Getting to the Heart of Your Kids’ Misdeeds

A mother called our local radio station. She wanted to know whether or not she should punish her child for a specific incident. It seems she had told her child to do several chores in their yard. The mom had promised she would give her daughter $10 upon completion. A day later her child asked for the money, saying she had completed the list. Later the mom discovered her daughter had paid her sister half of the money to do all of the work for her.

What would you tell this mom the root issue was? The radio hosts waffled between congratulating the child for her shrewdness to correcting her for taking advantage of her sister. All of them missed the more serious problem. The child was lying, either by omission or directly. She was attempting to deceive her mother and perhaps her sister.

As a Christian parent, I would be even more concerned about the possible heart issues the incident revealed. Does she care too much about money? Is she willing to take advantage of others to get what she wants? Is she tempted to steal if she wants something badly enough? Is she greedy? Is she lazy?

Often parents correct the wrong behaviors and attitudes because they act too quickly. While I question the wisdom of getting parenting advice from radio hosts, the mother was at least taking some time to consider what was the wisest course of action. It’s okay to tell your kids you are upset about something that happened, but that you need a moment to ponder the best course of action.

When you are taking those moments to reflect, don’t just focus on the most obvious problem. Are there deeper, perhaps more concerning behaviors that also occurred during the incident? What possible heart problems were revealed? If this incident goes unaddressed and uncorrected, what more serious things could happen later?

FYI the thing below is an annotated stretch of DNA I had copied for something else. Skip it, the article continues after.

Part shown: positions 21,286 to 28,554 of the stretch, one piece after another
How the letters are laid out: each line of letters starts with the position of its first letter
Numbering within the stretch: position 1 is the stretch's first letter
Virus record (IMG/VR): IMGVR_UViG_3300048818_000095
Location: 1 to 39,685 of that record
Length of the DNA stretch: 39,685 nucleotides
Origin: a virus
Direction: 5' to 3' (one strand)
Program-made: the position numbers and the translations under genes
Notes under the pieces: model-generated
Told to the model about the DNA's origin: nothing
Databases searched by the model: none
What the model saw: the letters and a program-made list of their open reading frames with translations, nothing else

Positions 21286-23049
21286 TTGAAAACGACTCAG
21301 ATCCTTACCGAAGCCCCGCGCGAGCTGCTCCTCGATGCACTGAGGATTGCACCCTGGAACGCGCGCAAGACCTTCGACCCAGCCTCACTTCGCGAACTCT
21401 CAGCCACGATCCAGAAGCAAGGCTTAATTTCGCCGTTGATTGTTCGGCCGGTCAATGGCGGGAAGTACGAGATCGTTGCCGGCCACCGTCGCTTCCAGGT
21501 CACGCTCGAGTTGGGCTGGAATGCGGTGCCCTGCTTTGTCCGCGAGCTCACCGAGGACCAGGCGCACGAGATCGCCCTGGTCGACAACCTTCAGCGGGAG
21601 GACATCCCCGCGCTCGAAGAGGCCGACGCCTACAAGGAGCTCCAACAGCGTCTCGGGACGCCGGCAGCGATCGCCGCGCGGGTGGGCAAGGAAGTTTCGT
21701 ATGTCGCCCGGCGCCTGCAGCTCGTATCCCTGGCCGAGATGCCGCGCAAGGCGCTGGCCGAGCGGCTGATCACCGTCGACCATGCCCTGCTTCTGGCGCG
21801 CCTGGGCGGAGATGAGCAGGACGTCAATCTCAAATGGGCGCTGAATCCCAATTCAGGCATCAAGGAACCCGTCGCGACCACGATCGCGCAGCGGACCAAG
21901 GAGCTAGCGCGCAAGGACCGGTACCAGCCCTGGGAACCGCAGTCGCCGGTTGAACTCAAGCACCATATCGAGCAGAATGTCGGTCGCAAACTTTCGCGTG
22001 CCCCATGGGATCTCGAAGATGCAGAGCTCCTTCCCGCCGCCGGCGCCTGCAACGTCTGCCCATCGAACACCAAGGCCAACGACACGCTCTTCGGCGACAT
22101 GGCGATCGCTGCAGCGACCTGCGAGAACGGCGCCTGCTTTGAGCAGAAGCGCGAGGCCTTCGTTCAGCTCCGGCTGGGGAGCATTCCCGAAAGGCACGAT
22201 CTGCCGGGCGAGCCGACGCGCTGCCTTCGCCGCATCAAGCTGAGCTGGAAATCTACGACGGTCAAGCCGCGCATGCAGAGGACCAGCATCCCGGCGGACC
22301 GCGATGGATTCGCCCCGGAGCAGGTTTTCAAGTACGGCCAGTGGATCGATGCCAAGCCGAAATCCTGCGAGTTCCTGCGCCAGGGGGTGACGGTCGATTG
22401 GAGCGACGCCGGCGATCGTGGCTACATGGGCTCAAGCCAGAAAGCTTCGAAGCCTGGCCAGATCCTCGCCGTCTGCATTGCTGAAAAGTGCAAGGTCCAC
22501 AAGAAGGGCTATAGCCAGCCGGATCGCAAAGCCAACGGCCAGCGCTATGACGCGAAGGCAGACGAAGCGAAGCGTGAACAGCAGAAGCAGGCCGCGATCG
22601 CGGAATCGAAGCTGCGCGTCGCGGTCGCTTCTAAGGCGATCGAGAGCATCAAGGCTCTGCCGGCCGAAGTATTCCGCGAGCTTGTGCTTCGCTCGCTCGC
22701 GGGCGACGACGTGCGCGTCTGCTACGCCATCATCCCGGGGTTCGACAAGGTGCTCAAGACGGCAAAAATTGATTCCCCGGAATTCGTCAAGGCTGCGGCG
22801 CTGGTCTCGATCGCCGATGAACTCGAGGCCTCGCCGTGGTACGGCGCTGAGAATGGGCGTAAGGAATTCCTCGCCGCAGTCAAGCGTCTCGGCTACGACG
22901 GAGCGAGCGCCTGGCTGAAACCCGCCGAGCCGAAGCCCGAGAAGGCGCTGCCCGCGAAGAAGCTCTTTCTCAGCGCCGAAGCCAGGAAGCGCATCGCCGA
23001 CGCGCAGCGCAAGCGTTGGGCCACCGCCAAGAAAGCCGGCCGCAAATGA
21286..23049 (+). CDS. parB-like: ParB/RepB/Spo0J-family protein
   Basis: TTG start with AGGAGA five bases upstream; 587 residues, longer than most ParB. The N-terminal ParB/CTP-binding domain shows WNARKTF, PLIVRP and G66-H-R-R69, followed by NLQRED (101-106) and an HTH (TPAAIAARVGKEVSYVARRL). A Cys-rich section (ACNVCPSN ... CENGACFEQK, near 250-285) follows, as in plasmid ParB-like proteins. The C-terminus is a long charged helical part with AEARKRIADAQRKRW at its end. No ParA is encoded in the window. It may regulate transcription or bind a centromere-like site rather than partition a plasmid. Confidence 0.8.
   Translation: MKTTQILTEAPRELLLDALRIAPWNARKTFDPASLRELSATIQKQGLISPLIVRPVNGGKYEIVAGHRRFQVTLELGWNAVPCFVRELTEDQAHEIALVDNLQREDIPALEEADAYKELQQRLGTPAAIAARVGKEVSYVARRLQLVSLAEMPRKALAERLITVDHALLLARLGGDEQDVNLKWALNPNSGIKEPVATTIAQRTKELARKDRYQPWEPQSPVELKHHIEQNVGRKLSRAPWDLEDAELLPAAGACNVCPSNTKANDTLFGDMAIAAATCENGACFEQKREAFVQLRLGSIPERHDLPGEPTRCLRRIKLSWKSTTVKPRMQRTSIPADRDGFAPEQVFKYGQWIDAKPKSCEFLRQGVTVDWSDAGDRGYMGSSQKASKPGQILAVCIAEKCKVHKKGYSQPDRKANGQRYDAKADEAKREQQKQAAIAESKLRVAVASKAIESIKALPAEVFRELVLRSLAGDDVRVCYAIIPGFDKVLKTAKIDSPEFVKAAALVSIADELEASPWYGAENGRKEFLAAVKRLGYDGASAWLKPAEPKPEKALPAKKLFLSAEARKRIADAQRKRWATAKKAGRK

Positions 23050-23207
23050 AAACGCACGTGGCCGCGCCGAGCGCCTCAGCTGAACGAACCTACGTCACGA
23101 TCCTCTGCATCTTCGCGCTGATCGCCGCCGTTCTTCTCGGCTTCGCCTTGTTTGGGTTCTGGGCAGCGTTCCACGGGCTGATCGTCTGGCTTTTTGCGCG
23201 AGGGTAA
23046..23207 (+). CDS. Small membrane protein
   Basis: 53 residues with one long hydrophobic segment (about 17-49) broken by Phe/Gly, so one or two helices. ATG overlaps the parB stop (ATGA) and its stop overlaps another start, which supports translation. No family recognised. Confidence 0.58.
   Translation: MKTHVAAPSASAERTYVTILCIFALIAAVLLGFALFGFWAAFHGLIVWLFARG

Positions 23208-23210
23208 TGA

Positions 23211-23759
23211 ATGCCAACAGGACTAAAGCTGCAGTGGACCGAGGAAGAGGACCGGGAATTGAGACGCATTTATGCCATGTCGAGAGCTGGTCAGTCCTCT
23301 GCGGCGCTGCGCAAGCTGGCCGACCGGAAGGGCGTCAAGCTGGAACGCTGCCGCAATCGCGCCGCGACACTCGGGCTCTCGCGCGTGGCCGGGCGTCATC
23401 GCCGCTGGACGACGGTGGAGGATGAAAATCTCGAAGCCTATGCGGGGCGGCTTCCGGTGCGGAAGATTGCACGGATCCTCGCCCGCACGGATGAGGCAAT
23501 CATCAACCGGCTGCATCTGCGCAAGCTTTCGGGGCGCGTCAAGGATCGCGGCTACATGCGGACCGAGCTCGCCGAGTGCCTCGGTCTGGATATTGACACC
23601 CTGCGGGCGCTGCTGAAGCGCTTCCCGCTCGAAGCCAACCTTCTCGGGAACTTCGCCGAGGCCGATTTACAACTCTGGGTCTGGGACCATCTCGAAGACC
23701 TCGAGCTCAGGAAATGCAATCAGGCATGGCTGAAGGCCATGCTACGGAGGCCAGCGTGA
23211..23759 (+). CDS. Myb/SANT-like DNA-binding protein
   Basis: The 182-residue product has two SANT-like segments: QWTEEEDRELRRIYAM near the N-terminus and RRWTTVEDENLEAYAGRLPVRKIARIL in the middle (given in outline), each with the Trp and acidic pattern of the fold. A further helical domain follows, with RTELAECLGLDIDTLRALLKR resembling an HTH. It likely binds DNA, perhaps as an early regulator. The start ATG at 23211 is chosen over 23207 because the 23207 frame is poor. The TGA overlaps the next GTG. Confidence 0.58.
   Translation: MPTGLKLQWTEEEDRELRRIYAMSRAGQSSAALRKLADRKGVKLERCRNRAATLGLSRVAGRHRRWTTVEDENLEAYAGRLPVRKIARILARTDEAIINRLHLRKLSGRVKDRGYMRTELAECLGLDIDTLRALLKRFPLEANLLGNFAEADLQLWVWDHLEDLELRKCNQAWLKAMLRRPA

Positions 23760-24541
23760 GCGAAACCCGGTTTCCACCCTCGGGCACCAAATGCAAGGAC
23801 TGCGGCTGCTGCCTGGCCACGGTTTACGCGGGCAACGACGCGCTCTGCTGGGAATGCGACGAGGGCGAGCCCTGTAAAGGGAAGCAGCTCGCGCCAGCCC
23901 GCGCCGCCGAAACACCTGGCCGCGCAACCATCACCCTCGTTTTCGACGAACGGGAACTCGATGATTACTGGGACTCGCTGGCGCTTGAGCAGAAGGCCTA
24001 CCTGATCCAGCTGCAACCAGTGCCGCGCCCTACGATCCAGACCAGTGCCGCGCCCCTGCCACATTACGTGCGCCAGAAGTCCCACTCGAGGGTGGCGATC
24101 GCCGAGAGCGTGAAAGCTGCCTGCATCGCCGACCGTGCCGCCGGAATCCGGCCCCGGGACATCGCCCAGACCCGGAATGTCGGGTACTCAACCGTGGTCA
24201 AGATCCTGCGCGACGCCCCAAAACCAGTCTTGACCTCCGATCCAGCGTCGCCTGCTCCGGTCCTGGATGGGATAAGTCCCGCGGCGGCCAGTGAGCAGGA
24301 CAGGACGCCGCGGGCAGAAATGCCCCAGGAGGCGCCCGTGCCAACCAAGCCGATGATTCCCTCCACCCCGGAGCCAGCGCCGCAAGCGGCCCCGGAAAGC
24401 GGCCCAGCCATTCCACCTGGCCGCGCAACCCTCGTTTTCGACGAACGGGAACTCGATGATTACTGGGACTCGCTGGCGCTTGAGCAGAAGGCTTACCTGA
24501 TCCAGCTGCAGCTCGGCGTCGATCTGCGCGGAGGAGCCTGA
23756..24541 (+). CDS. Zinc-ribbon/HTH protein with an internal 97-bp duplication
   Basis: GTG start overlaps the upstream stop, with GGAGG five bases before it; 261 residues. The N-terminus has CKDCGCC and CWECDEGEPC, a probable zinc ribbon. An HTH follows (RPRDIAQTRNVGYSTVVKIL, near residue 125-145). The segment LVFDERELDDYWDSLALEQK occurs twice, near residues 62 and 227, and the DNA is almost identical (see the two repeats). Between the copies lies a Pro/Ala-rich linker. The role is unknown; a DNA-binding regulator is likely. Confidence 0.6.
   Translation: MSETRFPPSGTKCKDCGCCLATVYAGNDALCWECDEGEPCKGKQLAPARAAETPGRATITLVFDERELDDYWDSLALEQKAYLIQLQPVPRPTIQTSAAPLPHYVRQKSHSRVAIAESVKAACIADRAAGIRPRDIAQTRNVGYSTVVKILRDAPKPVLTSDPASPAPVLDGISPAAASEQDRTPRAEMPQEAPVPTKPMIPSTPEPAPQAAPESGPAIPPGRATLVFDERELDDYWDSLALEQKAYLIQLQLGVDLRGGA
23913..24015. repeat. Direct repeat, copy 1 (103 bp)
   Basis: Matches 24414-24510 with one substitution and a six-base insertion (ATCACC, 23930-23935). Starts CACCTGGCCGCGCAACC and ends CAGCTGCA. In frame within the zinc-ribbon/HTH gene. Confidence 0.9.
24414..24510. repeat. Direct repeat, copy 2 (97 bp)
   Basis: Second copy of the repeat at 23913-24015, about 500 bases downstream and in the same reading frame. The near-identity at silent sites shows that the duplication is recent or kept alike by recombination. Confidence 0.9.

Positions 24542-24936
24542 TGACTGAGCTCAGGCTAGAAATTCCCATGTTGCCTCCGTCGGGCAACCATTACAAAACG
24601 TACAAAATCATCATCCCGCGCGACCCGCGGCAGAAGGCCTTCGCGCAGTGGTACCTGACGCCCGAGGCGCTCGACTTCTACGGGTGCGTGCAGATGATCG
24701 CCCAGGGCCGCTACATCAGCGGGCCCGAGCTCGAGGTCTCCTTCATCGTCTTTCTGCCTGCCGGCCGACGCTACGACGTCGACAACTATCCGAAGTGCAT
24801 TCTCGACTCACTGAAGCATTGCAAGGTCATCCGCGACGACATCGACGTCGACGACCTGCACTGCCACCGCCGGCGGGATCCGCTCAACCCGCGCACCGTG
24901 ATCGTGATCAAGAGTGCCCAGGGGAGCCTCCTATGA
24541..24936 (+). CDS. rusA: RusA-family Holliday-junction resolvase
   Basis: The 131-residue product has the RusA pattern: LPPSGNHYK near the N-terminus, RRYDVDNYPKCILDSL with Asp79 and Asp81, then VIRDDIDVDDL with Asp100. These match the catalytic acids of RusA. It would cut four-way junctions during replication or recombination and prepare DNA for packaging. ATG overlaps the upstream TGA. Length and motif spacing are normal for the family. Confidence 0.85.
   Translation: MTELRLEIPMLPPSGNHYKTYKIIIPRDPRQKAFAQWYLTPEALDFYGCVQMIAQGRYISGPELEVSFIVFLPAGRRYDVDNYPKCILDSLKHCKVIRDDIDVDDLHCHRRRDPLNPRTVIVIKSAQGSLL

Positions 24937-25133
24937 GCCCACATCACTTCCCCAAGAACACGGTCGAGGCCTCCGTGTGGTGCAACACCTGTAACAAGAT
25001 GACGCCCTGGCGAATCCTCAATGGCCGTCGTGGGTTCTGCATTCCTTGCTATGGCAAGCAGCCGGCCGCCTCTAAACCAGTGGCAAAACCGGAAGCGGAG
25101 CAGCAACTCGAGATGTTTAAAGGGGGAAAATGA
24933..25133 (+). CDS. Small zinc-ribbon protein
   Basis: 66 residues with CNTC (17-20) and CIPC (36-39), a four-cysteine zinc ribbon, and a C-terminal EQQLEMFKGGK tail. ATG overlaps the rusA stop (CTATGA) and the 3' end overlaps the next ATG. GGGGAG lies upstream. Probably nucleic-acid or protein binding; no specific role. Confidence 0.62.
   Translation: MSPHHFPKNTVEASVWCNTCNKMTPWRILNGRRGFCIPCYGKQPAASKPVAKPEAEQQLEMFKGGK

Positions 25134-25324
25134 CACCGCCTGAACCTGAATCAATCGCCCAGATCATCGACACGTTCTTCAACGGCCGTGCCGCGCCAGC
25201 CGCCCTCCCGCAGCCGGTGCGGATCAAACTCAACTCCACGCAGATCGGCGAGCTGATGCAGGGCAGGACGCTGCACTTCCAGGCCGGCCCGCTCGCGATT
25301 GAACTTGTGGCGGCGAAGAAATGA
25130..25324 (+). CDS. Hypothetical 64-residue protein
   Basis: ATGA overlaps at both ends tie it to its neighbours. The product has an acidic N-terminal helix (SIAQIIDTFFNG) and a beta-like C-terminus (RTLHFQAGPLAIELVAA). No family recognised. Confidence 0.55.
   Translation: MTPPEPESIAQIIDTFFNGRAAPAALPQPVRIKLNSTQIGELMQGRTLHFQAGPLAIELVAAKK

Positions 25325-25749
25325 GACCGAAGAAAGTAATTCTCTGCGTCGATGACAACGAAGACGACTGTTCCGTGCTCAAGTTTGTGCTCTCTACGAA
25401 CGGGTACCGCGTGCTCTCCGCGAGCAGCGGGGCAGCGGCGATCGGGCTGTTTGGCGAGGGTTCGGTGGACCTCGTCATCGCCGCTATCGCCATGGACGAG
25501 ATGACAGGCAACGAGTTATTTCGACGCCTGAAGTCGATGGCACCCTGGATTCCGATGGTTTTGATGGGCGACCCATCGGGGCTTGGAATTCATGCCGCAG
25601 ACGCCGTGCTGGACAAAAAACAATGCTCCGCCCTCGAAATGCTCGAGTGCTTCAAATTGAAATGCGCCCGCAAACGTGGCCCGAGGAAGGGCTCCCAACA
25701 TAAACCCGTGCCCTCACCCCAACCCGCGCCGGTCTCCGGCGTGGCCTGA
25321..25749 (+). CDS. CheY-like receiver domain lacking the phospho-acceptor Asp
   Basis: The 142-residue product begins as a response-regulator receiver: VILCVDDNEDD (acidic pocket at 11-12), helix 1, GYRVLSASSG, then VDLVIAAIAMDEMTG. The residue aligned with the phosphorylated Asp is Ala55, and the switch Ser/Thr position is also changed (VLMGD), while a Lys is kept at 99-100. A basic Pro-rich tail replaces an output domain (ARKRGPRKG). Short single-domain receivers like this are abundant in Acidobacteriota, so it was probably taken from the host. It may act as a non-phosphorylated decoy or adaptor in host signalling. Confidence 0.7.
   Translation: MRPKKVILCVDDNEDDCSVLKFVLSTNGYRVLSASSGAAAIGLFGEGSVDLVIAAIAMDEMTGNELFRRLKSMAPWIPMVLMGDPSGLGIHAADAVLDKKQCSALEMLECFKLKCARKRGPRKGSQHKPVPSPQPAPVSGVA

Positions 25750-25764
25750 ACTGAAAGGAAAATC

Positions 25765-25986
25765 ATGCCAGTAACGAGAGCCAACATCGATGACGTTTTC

One of the things that often perplexed people about Jesus was that he focused on the hearts of people even more than their behaviors. He corrected people for their sinful choices, but Jesus also realized you can behave appropriately and still have an extremely ungodly heart.

Your parenting should reflect the same principles. You have the disadvantage of not being able to fully understand the hearts of your kids, but you can make some educated guesses if you take the time to analyze their behaviors, words and attitudes. So, the next time your kids misbehave, take a few minutes to really analyze what happened. Then deal with those less obvious character issues and heart problems. It will help your child more.

Published by

Thereasa Winnett

Thereasa Winnett is the founder of Teach One Reach One and blogger at Parenting Like Hannah. She holds a BA in education from the College of William and Mary. She has served in all areas of ministry to children and teens for more than thirty years and regularly leads workshops for ministries and churches. She has conducted numerous workshops, including sessions at Points of Light’s National Conference on Volunteering and Service, the National Urban Ministry Conference, Pepperdine Bible Lectures, and Lipscomb’s Summer Celebration. Thereasa lives in Atlanta, GA with her husband Greg, where she enjoys reading, knitting, traveling and cooking.

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